their attack on the camp, and their (the Canadians) guns did good execution in the action. That the colonials had several casualties in their ranks is the best contradiction I can give, and as to the 'boots and socks' fiction, the fact simply is that the Boers doffed their own boots the more noiselessly to approach our lines. I can send you a photograph of a dead Boer as he fell shot through the heart in the aforesaid garden, minus his boots but plus his socks. Your scout lost some of his own chums in the action, but he was not there himself.

Since the Canadians herein mentioned have leturned home, I trust you will permit me in their absence to record this protest.

Yours, &c.,

GEO. HODGSON, late trooper, 24th Co., I.Y.

I may say, Sir, that there is no need for me to make any further statement in addition to what is contained in this young soldier's letter. The Canadians conducted themselves on that occasion, as on every other occasion, with the greatest gallantry. I had the honour of being present myself. The Canadians were not, as this young soldier says, two hundred yards from the position held by the Boers, they were only 65 yards, and they maintained that position, and did splendid service throughout. I would not have mentioned this matter, only that an item has appeared in some of the papers to the discredit of E Battery of the Royal Canadian Field Artillery. No better men served in South Africa.

Topic:   WAYS AND MEANS-THE BUDGET.
Subtopic:   COMPARISON OF ESTIMATES.
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LIB

Thomas Walter Scott

Liberal

Mr. WALTER SCOTT (West Assiniboia).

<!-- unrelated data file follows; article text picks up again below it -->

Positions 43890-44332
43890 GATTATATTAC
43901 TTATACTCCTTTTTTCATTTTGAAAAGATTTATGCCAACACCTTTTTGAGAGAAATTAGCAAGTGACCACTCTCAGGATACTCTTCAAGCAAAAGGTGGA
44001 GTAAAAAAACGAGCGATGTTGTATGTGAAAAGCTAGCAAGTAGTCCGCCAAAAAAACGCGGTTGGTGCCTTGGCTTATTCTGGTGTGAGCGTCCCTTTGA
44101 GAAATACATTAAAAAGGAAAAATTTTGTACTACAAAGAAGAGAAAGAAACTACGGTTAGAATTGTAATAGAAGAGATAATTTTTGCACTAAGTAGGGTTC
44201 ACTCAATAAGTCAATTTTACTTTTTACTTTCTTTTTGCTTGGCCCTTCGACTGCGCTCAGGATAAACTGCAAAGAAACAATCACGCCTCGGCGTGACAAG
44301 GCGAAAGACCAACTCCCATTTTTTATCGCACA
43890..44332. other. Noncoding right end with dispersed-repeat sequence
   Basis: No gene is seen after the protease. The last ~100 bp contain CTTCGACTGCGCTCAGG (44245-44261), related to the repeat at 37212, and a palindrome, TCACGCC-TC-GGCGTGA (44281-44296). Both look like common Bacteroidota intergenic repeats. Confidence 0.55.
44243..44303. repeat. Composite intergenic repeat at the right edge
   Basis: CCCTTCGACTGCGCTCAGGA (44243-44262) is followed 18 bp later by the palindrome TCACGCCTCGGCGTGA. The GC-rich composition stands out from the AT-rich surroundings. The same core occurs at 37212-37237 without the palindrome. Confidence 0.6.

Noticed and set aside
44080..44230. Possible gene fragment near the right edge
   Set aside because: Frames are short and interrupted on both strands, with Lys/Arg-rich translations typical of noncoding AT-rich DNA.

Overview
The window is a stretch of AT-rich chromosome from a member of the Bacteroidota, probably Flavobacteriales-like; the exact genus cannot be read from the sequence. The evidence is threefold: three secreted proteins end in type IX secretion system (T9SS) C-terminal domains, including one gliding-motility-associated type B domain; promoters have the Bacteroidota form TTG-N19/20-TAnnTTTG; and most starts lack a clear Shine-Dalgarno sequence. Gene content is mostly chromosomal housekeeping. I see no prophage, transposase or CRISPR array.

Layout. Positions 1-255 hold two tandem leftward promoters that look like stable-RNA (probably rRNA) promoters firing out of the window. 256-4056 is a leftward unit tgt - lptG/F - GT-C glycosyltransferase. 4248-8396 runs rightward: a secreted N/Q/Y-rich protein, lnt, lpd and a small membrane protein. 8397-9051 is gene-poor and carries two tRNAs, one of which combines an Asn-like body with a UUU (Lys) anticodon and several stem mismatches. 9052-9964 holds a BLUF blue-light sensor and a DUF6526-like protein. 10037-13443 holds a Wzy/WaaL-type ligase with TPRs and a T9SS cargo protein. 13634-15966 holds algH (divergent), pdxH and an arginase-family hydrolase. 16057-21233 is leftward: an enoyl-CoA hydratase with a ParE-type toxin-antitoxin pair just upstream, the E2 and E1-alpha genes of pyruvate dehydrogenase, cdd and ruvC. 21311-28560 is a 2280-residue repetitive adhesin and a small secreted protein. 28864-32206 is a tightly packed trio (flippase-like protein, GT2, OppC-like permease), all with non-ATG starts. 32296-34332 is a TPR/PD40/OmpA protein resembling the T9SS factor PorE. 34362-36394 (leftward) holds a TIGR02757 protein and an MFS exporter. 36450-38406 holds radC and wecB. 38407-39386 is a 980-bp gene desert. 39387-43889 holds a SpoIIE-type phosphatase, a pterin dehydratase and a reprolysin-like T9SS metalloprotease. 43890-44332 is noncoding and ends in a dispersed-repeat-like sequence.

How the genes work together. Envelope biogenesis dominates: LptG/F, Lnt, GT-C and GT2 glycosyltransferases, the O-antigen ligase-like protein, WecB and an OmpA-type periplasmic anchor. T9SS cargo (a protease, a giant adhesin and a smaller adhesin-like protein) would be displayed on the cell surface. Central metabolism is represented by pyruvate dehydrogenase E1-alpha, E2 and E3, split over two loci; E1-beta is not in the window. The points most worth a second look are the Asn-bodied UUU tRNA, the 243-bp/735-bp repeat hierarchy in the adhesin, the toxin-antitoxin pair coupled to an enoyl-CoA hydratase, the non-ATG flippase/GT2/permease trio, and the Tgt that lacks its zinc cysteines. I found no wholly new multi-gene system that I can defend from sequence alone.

The amendment proposed by the hon. leader Of the opposition to the motion of the Minister of Finance, has been so thoroughly discussed from almost every point of view that it is not with the idea of advancing anything new that I rise to take part in this debate. In consequence of a statement made by the Minister of Finance in his budget speech, the idea has got abroad that at the next session of parliament the country may expect some changes, or some revision of the tariff, and it is because of that possibility, or that probability, that I deem it my duty as the representative of a district composed largely of the consuming classes to state briefly my position on the tariff question. I shall endeavour to make my remarks very brief. I hope that what I have to say will not be so woefully misconstrued as some few remarks I made on a similar occasion last year were misconstrued by one of the hon. members who followed me In that debate. Last year I discussed a question partially of a local nature, just as hon. gentlemen at that time, and again this year, have discussed some questions partly of a local character. But the matter I brought up at that time, the future of the North-west Territories, I think is as important to the whole of Canada as almost any question that could be raised in this House. The hon. gentleman who followed me at that time, the member for Lincoln and Niagara (Mr. Lancaster), said that he